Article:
Take 5: Discussing Travel Playlists and French Coffee with Ian Taraszewski

Take 5: Discussing Travel Playlists and French Coffee with Ian Taraszewski

Time to Take 5 with Ian Taraszewski, who went to High School in France!  Take 5 is a series where Greenheart Travel alumni answer quirky questions about their time abroad. Let’s dive in and learn Ian’s take on cafés, French music, and what it means to be present while abroad.

1. Best way to get involved?

It can seem difficult, especially in a completely new, completely foreign country, to get involved and make wherever you are feel more like home. But honestly, for me, the answer was quite simple and it was just being present. If there aren’t any clubs or teams that seem to present themselves initially, the best way to integrate the quickest is to just put yourself out there as much as you can. For me, that meant spending as little time in my room or by myself as possible, especially in the first few weeks. The less English I spoke, the more French I learned every single day. I did my best to talk about my day with my host family at dinner and introduce myself to the people in my class at school.

2. Biggest language miscommunication?

My biggest language miscommunication was extremely awkward but walking away from it I just had to laugh because I knew that it was bound to happen at some point (and continue happening very frequently). It was right around my second week in France and I was in the downtown area after meeting with some friends but had to use the bathroom before taking the bus home. I walked into a cafe and wanted to ask the lady if there were bathrooms here. However in French when asking such a question people say ‘toilettes’ which means toilet. The phrase for bathroom ‘salle de bain’ typically refers to the shower or bath because in France the toilet is often separate from the rest of the bathroom. So, of course, I asked the lady working at the cafe ‘Est-ce que tu as une salle de bain’ (notice I also used the informal tu when I should’ve most definitely used the formal vous). After getting the weirdest look and an awkward “no”, I walked away having learned immediately the dangers of direct translation.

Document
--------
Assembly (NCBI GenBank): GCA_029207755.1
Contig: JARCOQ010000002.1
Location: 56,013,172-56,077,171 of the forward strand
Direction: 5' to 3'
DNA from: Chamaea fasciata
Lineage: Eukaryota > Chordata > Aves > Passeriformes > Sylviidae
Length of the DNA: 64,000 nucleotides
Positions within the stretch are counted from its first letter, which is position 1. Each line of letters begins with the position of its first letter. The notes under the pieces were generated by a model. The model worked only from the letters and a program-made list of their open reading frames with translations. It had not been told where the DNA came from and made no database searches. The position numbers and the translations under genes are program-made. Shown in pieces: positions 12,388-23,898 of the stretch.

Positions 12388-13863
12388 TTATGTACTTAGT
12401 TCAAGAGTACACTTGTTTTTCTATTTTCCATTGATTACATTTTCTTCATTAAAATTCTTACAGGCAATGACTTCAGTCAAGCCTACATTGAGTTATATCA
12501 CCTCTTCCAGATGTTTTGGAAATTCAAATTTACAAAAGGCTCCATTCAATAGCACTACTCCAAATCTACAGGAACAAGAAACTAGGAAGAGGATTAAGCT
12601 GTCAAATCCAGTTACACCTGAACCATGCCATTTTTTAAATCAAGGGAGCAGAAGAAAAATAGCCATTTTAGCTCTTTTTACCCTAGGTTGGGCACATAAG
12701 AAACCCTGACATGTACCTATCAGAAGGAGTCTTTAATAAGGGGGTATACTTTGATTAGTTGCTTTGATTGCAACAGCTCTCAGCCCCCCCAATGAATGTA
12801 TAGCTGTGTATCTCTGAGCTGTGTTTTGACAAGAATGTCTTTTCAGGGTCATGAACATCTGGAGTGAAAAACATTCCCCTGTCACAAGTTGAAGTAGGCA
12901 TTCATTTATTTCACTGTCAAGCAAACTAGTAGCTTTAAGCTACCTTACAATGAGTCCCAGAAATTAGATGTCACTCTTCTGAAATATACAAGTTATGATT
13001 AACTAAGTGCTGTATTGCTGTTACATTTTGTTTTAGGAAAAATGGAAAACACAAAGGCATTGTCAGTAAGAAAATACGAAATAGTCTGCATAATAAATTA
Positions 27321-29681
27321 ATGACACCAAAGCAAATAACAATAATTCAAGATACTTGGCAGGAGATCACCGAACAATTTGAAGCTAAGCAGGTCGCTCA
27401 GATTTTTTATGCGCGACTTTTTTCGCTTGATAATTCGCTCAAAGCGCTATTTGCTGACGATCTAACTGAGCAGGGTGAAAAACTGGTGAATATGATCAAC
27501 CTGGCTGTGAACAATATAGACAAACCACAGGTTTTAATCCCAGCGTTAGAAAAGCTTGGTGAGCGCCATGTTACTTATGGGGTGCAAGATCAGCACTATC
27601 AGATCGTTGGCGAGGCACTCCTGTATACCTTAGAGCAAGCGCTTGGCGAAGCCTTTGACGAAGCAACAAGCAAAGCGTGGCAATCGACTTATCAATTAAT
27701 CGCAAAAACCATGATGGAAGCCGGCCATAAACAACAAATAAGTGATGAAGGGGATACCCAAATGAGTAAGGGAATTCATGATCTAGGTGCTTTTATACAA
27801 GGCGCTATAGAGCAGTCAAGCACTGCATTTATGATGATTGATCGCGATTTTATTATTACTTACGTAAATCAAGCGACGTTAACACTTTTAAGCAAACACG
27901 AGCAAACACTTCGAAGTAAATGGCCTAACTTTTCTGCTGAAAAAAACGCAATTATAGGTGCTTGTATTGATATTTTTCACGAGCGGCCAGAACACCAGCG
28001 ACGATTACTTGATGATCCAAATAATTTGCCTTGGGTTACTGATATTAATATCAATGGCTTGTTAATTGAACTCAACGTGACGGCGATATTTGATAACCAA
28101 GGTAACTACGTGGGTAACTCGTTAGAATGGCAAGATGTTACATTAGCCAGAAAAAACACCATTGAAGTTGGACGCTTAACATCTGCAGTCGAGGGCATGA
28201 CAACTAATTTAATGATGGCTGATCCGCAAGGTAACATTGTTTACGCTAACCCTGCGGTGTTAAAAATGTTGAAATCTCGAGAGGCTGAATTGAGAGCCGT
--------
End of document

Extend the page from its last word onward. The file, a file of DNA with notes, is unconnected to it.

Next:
3. Favorite French song?

My favorite French song is always changing and I try to stay on top of new French music that comes out even though I’m back home. But ‘Tout Va Bien’ by Orelsan was a song that came out in France right around when I got there and stayed popular and playing on the radios throughout my study abroad, so whenever I hear it, it just brings back a lot of good memories. It’s a catchy song which is what first drew me to download it on my phone, but it was one that kind of grew with me in that the first time I heard it I couldn’t understand any of it, but by the end of my semester I could basically sing it by heart. It has kind of a deep meaning to it and was produced by Stromae who tends to have symbolic meanings in his songs about society that you don’t notice at first which I think is kind of cool.

4. French aspect you wish US Americans would adopt?

A French aspect that I wish US Americans would adopt is cafe culture in general. In France, it’s seen as a weird ‘faut pas’ to get coffee to go and eat or drink while on the way to other places. I think this ties into the French culture in general in that they take their time to enjoy moments. So when people go to a cafe together, it’s customary to sit at the cafe and enjoy an espresso with friends and talk rather than going to the cafe to study and be alone or take one to go. I also wish that the US would have espresso more often as opposed to a huge cup of coffee with milk and sugar. A standard coffee in France is a little cup with one shot of espresso in it, but people can still take a long time to sit and drink it which I think helps to appreciate it more.

5. When was the first time you felt like you made a friend?

The first time I feel like I made a friend was during my first week of school in France. My school followed a trimester system so arriving in January meant that I kind of just started in the middle of everything and classes were full in session. On the first day, after the principle had brought me in, introduced me and everyone realized I couldn’t speak that well. A boy lead me to his locker and let me put my books there. He also made sure there was a spot for me at his lunch table with some other people in my class. As I was first learning conversational French and until I could do things on my own, he would help me with homework and notes in class. It was really cool to feel like I had someone on my side from the getgo who made sure I felt welcome and not overwhelmed. Eventually, when I was able to speak more fluently our friendship became even better.


How amazing would it be to go to High School in France!? Click the link below for more information about Ian’s program.

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